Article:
We present a comprehensive account of tritium and 3He in the Mediterranean Sea since the appearance of the tritium generated by the atmospheric nuclear-weapon testing in the 1950s and early 1960s, based on essentially all available observations. Tritium in surface waters rose to 20 - 30 TU in 1964 (TU = 1018 * [3H]/[H]), a factor of about 100 above the natural level, and thereafter declined 30-fold up to 2011. The decline was largely due to radioactive tritium decay, which produced significant amounts of its stable daughter 3He. We present the scheme by which we separate the tritiugenic part of 3He and the part due to release from the sea floor (terrigenic part). We show that the tritiugenic component can be quantified throughout the Mediterranean waters, typically to a ± 0.15 TU equivalent, mostly because the terrigenic part is low in 3He. This fact makes the Mediterranean unique in offering a potential for the use of tritiugenic 3He as a tracer. The transient distributions of the two tracers are illustrated by a number of sections spanning the entire sea and relevant features of their distributions are noted. By 2011, the 3He concentrations in the top few hundred meters had become low, in response to the decreasing tritium concentrations combined with a flushing out by the general westward drift of these waters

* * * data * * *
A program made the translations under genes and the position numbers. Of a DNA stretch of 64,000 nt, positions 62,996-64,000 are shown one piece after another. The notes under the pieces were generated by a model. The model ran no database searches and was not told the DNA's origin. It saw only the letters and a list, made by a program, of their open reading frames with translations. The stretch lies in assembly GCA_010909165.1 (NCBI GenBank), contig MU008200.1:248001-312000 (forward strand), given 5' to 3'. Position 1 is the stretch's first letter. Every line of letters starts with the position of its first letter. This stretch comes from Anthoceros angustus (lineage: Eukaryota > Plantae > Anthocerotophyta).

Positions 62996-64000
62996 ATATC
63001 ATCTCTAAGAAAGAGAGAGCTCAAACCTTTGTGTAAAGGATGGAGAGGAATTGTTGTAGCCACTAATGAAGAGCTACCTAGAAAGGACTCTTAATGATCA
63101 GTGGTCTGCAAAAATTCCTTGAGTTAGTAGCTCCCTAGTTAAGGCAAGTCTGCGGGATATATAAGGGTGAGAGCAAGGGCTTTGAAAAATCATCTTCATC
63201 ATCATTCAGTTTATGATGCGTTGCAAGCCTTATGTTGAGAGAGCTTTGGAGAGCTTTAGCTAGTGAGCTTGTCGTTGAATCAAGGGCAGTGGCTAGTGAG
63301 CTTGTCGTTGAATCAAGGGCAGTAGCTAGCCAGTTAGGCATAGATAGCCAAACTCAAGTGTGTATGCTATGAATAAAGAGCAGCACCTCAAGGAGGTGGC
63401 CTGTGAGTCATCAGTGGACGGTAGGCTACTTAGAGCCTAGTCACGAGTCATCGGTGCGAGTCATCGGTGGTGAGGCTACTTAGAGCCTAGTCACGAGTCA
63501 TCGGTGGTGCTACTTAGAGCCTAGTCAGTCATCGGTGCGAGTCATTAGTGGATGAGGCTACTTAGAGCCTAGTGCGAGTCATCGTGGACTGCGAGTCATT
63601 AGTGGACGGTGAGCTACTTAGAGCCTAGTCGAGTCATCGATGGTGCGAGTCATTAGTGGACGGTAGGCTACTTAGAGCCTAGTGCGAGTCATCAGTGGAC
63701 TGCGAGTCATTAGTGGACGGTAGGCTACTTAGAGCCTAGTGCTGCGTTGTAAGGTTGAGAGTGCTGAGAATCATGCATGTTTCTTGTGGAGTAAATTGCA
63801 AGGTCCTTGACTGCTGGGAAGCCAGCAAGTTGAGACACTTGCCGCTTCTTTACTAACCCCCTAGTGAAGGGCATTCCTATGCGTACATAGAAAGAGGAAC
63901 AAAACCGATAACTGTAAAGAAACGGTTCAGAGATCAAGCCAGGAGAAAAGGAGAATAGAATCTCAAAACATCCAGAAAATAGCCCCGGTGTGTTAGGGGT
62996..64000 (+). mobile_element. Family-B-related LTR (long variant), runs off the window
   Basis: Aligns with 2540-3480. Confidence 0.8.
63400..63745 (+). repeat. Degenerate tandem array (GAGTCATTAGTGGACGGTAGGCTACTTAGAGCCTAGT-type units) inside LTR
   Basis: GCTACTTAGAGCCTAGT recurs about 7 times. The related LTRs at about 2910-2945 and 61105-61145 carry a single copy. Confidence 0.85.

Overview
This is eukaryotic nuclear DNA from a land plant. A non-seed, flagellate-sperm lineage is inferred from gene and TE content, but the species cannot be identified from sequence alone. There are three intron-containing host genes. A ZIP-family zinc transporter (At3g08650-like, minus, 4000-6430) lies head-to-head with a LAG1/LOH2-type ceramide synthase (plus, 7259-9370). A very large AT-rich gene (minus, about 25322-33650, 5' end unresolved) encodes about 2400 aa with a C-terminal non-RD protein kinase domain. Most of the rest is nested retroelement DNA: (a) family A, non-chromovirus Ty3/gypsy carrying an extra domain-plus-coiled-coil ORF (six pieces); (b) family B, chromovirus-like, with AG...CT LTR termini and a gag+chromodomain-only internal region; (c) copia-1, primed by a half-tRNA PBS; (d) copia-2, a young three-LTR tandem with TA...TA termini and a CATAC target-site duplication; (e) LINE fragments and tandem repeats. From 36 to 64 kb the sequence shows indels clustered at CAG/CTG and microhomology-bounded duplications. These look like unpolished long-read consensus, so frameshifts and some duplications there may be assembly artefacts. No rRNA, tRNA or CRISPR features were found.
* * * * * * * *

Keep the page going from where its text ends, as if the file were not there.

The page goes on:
Tritium-3He ages in Levantine Intermediate Water (LIW) were obtained repeated in time at different locations, defining transit times from the LIW source region east of Rhodes. The transit time dispersion revealed by this new application of tritium-3He dating is considerable. We find mean transit times of 12 ± 2 years up to the Strait of Sicily, 18 ± 3 years up to the Tyrrhenian Sea, and 22 ± 4 years up into the Western Mediterranean.
Authors : Wolfgang Roether, Philippe Jean-Baptiste, Elise Fourré, Jürgen Sültenfuß
Maj : 01/08/2018 (156)